If you’ve heard anything about this cult movie, you’ve heard it’s filthy.
This is painfully true.
Pink Flamingos, in which the drag queen Divine finds himself in competition for the title of ‘Filthiest Person in the World,’ involves people performing acts for which decorous Latin and Greek words exist. But I won’t make you look those rarely used words up. In Pink Flamingos people have sex with chickens. They forcibly impregnate hitchhikers and harvest their babies. They demonstrate command of their flexible sphincters. They drool copiously over living room furniture. Then, as a capper, Divine eats shit.
Not figuratively. Literally. He waits for a small dog to crap on the street and then shoves lumps of the fresh feces into his mouth. To be fair, it does not appear that he swallows his meal. Just, you know, chews it awhile, this mouthful of dog shit.
So if you want to watch people smile with dog shit in their teeth, Pink Flamingos is the film for you. And that’s what makes it interesting: that people made this film, that people watched this film, and that it remains part of our cultural landscape.
It is infamous in much the same way that Faces of Death is infamous. Do you dare to watch something so obscene? And if so, what do you enjoy about it?
Oddly, I’d suggest that what viewers gain from watching Pink Flamingos — and there is something to be gained — is tolerance. No matter how gross your friends think they are, they don’t hold a candle to Divine. And there is room in this world for all of us whether we like it or not. Like with Todd Browning’s Freaks, it is our ability to recognize humanity, regardless of its disguise, that elevates us.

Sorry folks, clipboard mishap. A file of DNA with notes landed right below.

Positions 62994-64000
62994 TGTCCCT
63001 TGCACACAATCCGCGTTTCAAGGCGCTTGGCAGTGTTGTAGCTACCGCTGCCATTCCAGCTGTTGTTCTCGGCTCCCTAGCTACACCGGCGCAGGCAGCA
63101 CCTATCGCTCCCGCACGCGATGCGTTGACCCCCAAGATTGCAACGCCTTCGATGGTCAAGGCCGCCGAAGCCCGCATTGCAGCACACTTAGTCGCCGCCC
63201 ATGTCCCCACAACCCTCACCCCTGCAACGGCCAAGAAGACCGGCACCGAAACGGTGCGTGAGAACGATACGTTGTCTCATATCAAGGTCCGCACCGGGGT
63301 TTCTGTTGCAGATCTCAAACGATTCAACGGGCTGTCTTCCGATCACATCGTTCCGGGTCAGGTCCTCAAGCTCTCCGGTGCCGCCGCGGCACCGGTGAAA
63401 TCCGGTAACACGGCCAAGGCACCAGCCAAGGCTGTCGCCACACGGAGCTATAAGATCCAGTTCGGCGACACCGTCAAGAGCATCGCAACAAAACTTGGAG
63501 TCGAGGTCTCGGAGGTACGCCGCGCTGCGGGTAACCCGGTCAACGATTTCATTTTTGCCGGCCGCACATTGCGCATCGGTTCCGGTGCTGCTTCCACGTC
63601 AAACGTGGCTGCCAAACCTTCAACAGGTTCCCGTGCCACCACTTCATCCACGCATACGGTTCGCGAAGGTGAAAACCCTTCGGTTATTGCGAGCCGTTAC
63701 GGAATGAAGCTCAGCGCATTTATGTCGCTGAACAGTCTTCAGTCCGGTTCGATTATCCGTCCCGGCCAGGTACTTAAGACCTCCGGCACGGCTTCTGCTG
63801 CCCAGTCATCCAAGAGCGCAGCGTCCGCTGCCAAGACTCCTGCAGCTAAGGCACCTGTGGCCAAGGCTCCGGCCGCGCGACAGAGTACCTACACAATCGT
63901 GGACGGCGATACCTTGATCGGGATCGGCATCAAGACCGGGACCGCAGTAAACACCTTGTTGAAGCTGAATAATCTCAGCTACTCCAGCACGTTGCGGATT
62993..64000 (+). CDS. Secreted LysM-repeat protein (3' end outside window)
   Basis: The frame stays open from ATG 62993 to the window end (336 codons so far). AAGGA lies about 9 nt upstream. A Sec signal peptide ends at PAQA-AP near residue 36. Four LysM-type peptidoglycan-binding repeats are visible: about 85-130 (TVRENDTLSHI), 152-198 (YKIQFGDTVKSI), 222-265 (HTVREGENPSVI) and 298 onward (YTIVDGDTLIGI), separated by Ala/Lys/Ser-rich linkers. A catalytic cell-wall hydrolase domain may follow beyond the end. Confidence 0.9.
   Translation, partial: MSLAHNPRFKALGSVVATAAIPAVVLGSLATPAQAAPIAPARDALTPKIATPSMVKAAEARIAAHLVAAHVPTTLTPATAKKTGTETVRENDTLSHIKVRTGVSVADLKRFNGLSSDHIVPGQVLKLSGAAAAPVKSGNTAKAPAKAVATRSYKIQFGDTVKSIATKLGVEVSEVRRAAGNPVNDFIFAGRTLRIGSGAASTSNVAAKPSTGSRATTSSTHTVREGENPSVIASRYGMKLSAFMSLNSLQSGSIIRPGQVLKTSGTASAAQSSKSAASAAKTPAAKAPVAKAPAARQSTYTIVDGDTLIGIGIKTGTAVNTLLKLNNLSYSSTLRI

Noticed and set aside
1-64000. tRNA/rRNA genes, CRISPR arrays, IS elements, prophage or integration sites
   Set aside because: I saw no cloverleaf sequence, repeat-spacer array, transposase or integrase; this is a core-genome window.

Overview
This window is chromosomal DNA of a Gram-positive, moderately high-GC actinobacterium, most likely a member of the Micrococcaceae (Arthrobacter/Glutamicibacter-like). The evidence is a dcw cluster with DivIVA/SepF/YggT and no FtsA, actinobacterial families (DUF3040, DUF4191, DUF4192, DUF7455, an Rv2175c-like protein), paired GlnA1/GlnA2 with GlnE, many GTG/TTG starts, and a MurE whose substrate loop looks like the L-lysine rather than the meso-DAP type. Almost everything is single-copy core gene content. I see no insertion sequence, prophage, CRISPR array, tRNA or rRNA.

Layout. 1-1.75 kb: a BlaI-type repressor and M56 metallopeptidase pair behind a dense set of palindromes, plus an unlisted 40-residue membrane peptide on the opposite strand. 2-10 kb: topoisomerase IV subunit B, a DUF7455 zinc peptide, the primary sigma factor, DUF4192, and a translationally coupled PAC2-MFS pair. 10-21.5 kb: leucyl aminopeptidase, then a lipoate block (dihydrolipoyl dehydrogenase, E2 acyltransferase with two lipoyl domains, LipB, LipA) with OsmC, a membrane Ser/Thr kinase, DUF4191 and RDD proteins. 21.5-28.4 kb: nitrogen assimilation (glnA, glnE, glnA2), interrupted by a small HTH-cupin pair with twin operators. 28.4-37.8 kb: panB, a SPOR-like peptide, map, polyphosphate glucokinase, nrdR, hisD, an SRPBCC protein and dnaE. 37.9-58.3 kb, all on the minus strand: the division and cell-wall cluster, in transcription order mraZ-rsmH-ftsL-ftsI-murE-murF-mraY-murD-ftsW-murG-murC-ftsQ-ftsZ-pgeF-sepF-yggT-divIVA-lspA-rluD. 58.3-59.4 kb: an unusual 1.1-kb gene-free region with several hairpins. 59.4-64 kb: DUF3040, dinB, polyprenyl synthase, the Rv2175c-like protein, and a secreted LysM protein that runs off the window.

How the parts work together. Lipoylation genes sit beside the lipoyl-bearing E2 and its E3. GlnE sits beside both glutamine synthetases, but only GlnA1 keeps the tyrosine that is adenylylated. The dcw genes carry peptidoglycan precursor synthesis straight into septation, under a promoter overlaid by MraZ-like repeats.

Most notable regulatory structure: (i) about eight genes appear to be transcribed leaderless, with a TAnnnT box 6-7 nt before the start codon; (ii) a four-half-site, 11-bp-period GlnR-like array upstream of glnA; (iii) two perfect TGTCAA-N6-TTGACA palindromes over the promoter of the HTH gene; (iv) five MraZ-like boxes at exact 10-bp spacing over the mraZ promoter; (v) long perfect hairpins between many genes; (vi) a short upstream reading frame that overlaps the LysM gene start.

Even if in this case it is simultaneously debasing us.
Pencil-moustached John Waters today gets respect as the wry, devious director behind cheerfully subversive film like Hairspray and Serial Mom. Do not be deceived, though. Ricki Lake will not perform any dance numbers in Pink Flamingos. Instead, David Lochary — as Raymond Marble — will tie an ox-tail to his penis and reveal his meaty junk to passersby.
He does so because doing so is filthy.
And hats (and pants) off to John Waters for daring to fly such a soiled flag, on his own dime, with little chance of reward looming.
Alas, Pink Flamingos looks as if it was written, acted, and shot by six-year olds in mid tantrum. The script is atrocious. The sets are abysmal. The camerawork and sound recording make events only foggily discernible. I would expect that, in terms of casting, they got the top talent available who would be willing to fuck livestock.
There is not a huge crossover between acting talent and willingness to publicly ejaculate.
Divine is Divine. If there is or was another person on the planet who would do as he does while attired as such, I would be nervous to hear of it.
As to the film’s point, that’s less easy to dismiss as disgusting. John Waters is on to something, albeit something revolting. He’s proudly showing us his junk. You may find it filthy, and you may be safely in the majority in that appraisal, but you’re unlikely to find a more comprehensive display of obscenity’s range.
In Pink Flamingos, you’re sure to want to turn away from time to time. John Waters wants to know when, and why. He dares you to look. He dares you to stomach it and smile. He’s a man. He made this movie. And you’re watching it.
Or at least I did.